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No. VII.

JANUARY, 1839.

Art. I. The complete Poetical Works of William Words

WORTH, edited by HENRY REED, Professor of English Literature in the University of Pennsylvania. Philadelphia :

1837. 1 vol. The Poetical Works of WILLIAM WORDSWORTH. London:

1837. 6 vols.

The era of English poetry, if dated from the birth of Chaucer, is a period of five hundred years. Resumed after a long silence during seven reigns of disputed legitimacy, from the time of the ill-fated Surrey to the present day there has been a continuous strain, often sounding in its noblest tone, and often sinking into a feeble and sickly key. If it were possible to behold at one view all the efforts of all the minds that have sought utterance in the measured words of our language-- to summon, as it were, from the grave those who in the flesh had been inmates of the court, or the camp, or the garret, the poets of each age — the sınall names commemorated by Johnson, and the great names omitted by him — the most worthy of all times, down to the puniest versifier of our own day,- what a strange variety of intellect and heart would be presented !- a few of gigantic stature, many of the common mould, with dwarfs innumerable! Now to assign to each one of this throng his rightful rank would transcend the power of the boldest criticism, for no philosophy could



devise a standard to graduate with precision their relative merit. But there are names which Time and · Truth, the daughter not of Time but of Heaven,” separate from the multitude, and among these a further discrimination may be attempted. It is the result of mature reflection, when we express the conviction, that the five centuries of English poetry have produced five poets of the highest order—Chaucer, Spenser, Shakspeare, Milton, and Wordsworth. They are named in the succession of time, for we frankly acknowledge a greater difficulty in estimating their relative rank, than in reaching the belief that below them a welldefined line may be drawn. In this enumeration we have chiefly echoed the judgment of time, for the fame of the first four great poets is established. The mind may not, however, be prepared to find a living bard placed by their side. We are sensible that there may be something startling in a classification which, purporting to rest on some principle, passes from the names of Shakspeare and Milton to Wordsworth. We cannot pause to explain the omission of other names of great celebrity ; our purpose is to show, that in the poetry of Wordsworth there is a principle of fame, vital enough to sustain bis memory in the highest region of English poetry. To this opinion is opposed the preliminary prejudice, arising from the mere fact that age has given none of its honors. In placing one of our own times in the select company of those who were glorious to our young imaginations, and who had been honored in the thoughts of our fathers and our fathers' fathers, an undefined sentiment of presumption is suggested, which would fain recoil from treading lightly on sacred dust. But in reality this may be a sentiment of superstition. Is it not a frailty in our nature, which withholds honor from the prophet familiarly living in the present household of the world? Between the language of fame and courtesy there seems, too, to be a mutual repugnance; for while we smile at the awkward designation, in an old volume, of “ Mr. Shakspeare,” or “ Mr. Milton,” we encounter a kindred embarrassment in realizing the fame of those towards whom the dialect of courtesy is still employed. We advert to these considerations to defeat the influence of a natural but unfounded prejudice.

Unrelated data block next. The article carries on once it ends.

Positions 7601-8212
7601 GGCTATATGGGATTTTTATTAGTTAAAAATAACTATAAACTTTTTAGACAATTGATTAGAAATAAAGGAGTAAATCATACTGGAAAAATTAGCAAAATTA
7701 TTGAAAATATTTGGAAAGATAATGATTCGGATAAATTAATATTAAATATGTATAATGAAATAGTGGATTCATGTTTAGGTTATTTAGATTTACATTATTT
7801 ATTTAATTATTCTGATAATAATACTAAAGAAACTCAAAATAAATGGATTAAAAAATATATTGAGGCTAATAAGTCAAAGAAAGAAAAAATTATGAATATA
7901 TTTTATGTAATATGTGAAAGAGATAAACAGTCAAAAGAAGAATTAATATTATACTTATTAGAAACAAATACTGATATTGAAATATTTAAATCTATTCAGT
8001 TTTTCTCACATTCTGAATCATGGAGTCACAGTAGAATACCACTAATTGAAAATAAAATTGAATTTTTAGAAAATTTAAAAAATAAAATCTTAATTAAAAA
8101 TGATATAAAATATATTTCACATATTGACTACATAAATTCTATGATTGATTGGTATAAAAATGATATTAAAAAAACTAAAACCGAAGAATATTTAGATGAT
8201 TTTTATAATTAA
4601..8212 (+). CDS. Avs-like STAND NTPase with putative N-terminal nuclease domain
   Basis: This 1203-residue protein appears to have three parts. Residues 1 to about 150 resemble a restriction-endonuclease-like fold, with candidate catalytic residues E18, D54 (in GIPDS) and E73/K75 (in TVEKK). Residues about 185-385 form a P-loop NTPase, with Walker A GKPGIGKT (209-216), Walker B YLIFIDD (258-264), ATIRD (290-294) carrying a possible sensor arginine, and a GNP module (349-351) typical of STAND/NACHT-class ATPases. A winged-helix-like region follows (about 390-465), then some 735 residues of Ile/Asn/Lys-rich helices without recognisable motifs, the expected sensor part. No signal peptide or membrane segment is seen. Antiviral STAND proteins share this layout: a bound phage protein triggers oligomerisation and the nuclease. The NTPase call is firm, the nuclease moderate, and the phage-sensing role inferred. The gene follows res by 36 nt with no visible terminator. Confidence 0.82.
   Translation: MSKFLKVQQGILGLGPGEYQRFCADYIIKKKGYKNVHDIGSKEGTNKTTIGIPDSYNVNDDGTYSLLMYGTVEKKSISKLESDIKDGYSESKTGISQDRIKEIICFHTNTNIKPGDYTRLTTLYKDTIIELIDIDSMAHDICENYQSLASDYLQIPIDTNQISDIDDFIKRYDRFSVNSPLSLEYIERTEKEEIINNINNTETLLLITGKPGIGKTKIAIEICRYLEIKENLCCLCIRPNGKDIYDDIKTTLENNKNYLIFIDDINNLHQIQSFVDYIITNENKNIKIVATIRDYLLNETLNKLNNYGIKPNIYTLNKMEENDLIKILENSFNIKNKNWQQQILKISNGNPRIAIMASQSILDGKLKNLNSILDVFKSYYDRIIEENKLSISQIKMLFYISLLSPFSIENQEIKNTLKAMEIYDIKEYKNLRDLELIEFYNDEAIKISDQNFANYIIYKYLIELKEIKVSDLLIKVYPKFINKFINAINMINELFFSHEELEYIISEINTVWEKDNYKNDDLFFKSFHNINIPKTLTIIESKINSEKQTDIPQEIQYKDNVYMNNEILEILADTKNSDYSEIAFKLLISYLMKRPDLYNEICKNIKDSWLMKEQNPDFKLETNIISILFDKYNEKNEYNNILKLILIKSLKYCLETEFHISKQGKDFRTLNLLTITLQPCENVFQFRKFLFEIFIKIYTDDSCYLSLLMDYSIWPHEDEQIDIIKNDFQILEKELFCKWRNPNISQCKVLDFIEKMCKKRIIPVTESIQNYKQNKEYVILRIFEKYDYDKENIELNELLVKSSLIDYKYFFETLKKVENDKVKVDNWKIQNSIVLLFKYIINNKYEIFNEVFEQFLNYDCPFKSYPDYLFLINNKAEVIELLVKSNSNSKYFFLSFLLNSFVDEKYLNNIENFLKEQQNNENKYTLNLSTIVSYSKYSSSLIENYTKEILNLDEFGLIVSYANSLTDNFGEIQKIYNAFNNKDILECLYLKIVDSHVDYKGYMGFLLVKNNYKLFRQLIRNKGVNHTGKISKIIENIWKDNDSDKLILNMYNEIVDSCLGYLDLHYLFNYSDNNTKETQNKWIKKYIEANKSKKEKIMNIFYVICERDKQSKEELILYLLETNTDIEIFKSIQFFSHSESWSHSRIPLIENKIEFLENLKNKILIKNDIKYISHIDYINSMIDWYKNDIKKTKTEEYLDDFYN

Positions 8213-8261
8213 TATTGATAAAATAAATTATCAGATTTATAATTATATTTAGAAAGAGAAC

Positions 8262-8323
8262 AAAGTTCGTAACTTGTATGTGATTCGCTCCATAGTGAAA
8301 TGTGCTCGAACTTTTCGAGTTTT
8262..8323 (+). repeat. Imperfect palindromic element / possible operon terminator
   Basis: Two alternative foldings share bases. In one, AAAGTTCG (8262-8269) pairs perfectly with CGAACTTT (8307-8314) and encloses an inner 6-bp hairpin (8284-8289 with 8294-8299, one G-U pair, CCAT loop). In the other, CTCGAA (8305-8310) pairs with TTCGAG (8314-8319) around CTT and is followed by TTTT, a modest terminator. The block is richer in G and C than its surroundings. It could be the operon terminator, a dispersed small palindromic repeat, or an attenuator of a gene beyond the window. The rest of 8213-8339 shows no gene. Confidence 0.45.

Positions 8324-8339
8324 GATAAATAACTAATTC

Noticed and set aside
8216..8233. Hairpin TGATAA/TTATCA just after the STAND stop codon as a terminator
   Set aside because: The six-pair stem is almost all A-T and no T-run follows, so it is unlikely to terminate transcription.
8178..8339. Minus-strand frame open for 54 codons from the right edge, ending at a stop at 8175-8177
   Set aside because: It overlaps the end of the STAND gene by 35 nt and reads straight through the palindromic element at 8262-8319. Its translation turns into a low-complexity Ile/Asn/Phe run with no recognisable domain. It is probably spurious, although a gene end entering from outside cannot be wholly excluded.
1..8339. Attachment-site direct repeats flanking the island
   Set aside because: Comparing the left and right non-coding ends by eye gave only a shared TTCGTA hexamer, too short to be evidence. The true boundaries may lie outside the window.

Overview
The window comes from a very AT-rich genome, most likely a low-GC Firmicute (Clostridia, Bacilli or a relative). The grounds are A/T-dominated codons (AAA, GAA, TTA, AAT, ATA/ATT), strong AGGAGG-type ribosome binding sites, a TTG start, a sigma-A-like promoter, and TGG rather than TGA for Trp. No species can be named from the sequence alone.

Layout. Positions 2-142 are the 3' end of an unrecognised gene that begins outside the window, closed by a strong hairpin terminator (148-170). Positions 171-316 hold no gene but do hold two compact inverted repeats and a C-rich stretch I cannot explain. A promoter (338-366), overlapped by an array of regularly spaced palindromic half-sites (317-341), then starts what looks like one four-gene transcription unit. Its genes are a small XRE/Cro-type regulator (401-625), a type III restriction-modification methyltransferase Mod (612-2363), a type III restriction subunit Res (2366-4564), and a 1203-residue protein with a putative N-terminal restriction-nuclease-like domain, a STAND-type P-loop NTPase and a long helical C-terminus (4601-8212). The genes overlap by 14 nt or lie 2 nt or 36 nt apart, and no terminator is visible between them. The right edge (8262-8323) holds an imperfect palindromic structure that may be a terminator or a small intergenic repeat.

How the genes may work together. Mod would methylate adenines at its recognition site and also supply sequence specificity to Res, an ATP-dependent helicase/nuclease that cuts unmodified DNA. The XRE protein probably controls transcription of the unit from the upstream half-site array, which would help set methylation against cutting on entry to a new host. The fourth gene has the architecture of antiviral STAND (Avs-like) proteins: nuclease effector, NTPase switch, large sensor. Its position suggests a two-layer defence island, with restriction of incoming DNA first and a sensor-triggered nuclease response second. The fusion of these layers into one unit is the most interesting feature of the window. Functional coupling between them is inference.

In speaking of poetry of the highest order, we may appear to use a phrase too comparative to suggest a very definite conception. But to claim for a poet a place among those whose rank is universally recognised, is a convenient mode of appealing to the sense of fame. Pointing to the familiar glory of Chaucer, Spenser, Shakspeare, and Milton, we speak intelligibly when we avow the belief that Wordsworth is native to the same region of poetic inspiration, and that if this generation falter in the judgment, another, sooner or later, will do him justice. It is in no rash spirit of passionate partiality that we speak thus confidently of a living author, but from a conviction, sinking deeper into the heart at each thoughtful communing with his works, that the permanent same reserved for Wordsworth is not fully realized by even his truest admirers. It may be thought that the poet's cause would be more discreetly advocated, were we to plead more cautiously. It is not our desire to deal so with the reader, or to apply the ordinary tactics of the rhetorician, for it would be unworthy to affect a reserve or timidity which is not felt. Why should the strong sense of the poet's genius be disguised - or why should the expression be guarded, and surrounded witia qualifications and conditions, which betray the consciousness of insecurity, whenever error shares the citadel with truth? We have classed Wordsworth with such as Shakspeare and Milton, not for the senseless purpose of direct comparison, but as a simple and explicit mode of indicating, that amidst the vast variety of poets — the winged race of powers so multitudinous— he may be joined to those, whose flight is sustained in the highest and purest regions of poetry. There is a glowing rhapsody of Coleridge on the multiplicity of poetic power, as honorable to his humility, as it is in itself illustrative of that genius, which was diverted from verse to the teaching of Christian philosophy: